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Happy 10th birthday, Retro Renovation!

Yup, today is the 10th birthday of the blog. My first story was, predictably, about a toilet. Over the next few days and weeks, I’ll be doing some looks back. But for today, well, I’m gonna think about everything. And hey, I’ll welcome some well wishes! 

  1. Rick G says:

    Pam, you provide such an important role with what you’ve done & continue to provide. I cannot thank you enough for the pure inspiration you share with this community . As I finish up the major part of the kitchen ( Monday – Wilsonart RR counter top with New York Metal Edging ) I can’t help but to be thankful for the ideas & thoughts I’ve gotten here. I’ll send the pics ASAP & yes; I still need help !!! – I painted everything white, to use as a base / foundation for possible designs & / or colors… anyway; I can’t wait to hear some suggestions !! Thanks much – Rick G

  2. Kathy says:

    Happy Blog Birthday Pam! I found you about 6 years ago when researching my midcentury Mamie Eisenhower pink kitchen and powder room, and yellow bathroom, in my 1890s house that was remodeled in the 1920s and 1960s.

    Although I still dream of restoring my house closer to as it was in the 1920s, I always wanted to keep the best of the 1960s, because at least they used high quality materials and I loved the quirkiness of it. And I was thrilled to find a lot of pre-WWII design information, dating back to the late 1920s, in your blog. I overcame my childhood prejudice against “boring”‘modern architecture, and with your help came to appreciate the charms of MCM.

    Unlike “This Old House,” which is really about tearing out and redesign rather than working with what you got, you advocate for the old fashioned values of making the best of what you have, and the glories of modest and comfortable and staying within your means. Even “Old House Journal,” once the source for the old house DIYer, has turned to lavish renovations and additions to bring in the ad revenue, and has bought into the open-concept craze.

    My degree is in urban planning and historic preservation, and I think you have done more for the cause of historic preservation than nearly any other institution out there. Historic preservation is not just for snobs and the wealthy, it is for everyone to preserve the best of the past, even in the millions of small “Mid Century Modest” homes out there, and take joy in every woddity.

    I truly believe you have done more for the cause of historic preservation than nearly any other institution I can think of. Thank you.

  3. Beth says:

    RR is my alllllll time favorite blog/website. I live in a home built in 1977, but clearly from 1960s plans. I nearly had a stroke when I stepped inside the first time. I bought it on the spot. I’ve never even dreamed about changing any of the architectural loveliness.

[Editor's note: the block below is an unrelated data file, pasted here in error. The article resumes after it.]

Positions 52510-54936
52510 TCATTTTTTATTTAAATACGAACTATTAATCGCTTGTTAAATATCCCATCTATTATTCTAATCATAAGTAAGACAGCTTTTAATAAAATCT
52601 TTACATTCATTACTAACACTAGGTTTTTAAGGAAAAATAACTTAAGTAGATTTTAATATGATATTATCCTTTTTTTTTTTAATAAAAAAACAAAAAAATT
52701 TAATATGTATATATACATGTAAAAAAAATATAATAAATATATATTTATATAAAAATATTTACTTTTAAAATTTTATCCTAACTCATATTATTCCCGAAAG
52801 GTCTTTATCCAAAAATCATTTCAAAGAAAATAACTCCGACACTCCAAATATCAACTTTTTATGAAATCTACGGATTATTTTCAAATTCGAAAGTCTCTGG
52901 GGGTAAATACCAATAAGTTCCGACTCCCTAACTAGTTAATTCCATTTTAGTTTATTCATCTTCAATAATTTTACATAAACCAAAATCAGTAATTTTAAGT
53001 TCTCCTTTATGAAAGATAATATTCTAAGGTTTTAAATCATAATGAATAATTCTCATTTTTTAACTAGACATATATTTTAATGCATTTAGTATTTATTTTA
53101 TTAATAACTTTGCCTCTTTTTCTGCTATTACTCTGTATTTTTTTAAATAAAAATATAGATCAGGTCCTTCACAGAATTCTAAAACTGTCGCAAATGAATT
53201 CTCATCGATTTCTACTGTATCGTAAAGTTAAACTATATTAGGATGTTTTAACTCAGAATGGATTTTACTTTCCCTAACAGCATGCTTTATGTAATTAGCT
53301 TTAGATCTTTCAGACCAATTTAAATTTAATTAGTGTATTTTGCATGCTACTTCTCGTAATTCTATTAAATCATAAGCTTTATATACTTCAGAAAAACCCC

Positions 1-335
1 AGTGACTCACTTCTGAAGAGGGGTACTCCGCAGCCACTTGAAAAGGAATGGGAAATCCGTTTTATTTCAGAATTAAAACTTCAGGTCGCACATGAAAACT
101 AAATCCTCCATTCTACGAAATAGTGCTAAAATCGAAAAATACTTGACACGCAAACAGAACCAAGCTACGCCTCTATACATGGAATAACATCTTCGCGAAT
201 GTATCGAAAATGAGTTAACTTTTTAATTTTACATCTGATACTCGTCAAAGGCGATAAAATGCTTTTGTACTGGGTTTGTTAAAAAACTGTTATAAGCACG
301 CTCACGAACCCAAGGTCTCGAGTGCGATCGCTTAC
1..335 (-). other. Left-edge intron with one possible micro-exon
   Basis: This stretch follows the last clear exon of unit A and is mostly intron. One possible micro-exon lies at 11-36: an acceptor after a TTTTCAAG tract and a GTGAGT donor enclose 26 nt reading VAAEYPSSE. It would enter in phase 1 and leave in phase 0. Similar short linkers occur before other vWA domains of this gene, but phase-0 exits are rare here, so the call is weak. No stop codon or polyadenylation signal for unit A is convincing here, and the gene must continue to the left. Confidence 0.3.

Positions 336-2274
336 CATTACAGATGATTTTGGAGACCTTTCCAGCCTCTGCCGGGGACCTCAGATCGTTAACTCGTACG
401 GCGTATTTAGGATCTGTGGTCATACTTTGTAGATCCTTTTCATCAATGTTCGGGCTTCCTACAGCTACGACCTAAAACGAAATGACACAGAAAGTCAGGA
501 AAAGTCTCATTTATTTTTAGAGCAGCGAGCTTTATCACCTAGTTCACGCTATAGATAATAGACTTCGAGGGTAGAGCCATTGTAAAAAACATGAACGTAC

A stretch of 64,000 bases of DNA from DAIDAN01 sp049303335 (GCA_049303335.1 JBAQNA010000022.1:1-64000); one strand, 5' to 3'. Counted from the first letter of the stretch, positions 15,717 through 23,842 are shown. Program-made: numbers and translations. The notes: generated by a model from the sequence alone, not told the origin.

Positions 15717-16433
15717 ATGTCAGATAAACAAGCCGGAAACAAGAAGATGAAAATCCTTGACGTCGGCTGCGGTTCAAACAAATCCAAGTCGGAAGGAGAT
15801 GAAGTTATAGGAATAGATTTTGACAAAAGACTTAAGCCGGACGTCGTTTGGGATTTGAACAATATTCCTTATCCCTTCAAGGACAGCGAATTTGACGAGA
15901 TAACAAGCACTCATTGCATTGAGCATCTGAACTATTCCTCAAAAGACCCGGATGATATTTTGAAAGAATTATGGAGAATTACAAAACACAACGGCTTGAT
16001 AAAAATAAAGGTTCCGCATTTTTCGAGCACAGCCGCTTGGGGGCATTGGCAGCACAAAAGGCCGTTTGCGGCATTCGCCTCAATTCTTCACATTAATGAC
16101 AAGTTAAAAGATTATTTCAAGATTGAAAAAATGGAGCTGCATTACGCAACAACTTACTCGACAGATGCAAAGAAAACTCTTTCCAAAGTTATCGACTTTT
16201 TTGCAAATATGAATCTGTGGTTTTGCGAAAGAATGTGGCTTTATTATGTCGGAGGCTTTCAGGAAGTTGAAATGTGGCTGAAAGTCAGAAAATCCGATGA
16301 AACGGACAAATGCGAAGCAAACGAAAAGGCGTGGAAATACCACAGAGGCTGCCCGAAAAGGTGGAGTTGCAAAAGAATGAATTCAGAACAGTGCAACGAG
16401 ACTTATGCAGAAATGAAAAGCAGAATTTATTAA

Then I found RR! I’ve felt so empowered to love the home I’m in, and others who step foot into my home have adopted the same philosophy.

    It’s so popular that local photographers do pin-up shoots in my house, with several photos being published. 🙂

    Thanks Pam!!

  4. Jennifer P. says:

    I’m a little (way) late to the party, but congrats/happy birthday, Pam and Retrorenovation from a longtime reader and fan!! I can’t even tell you how valuable your website has been to me, as a resource for refurbishing my 76 year old house, as compelling food for thought, and as good old-fashioned entertainment! Pam, your writing is such a joy to read, and I have learned so much from your tireless, sometimes crazy and always fascinating, research: from hudee rings to tesselated VCT patterns, and amber shellac to mudcaps!!
    I thoroughly enjoyed Kate’s thoughtful in-depth contibutions, as well. (Whoo, Kate!) Her careful, step-by-step documenting of her heroic bathroom remodel was absolutely epic, no joke! I’m in awe!
    One aspect I particularly enjoy here are your ‘bigger picture’ essays that spell out why it’s important, from an environmental as well as economical amd aesthetic perspective, to learn to ‘love the house you’re in’ and approach renovations with an eye toward preserving the overall harmony of the house, using older, or better quality, materials (when safe), instead of supporting the vast home improvement racket that seeks to brainwash us into viewing everything as disposable and the TV shows that try to con us into feeling inferior for not being up-to-the-minute in the latest trends. Ugh. I’m also thinking of your excellent post about original windows and the vinyl replacement window industry. What a disservice they have done by defacing countless buildings across the nation, never to be the same again!
    Pam, I truly believe you have been a leading voice helping to usher in a new era where average people everywhere are starting to appreciate the better quality of yesteryear compared to the terribly cheap but expensive materials, furniture, and appliances made today (and all the waste associated with them). I guess it took all us kooks’ favorite aesthetic becoming the new hot trendy thing, but whatever it takes to stop the house flippers with their sledgehammers and granite and greige! I may be overly optimistic, but I’m feeling a change happening on this front.
    Annnyway…just wanted to say many thanks and congratulations, again!!
    Jennifer

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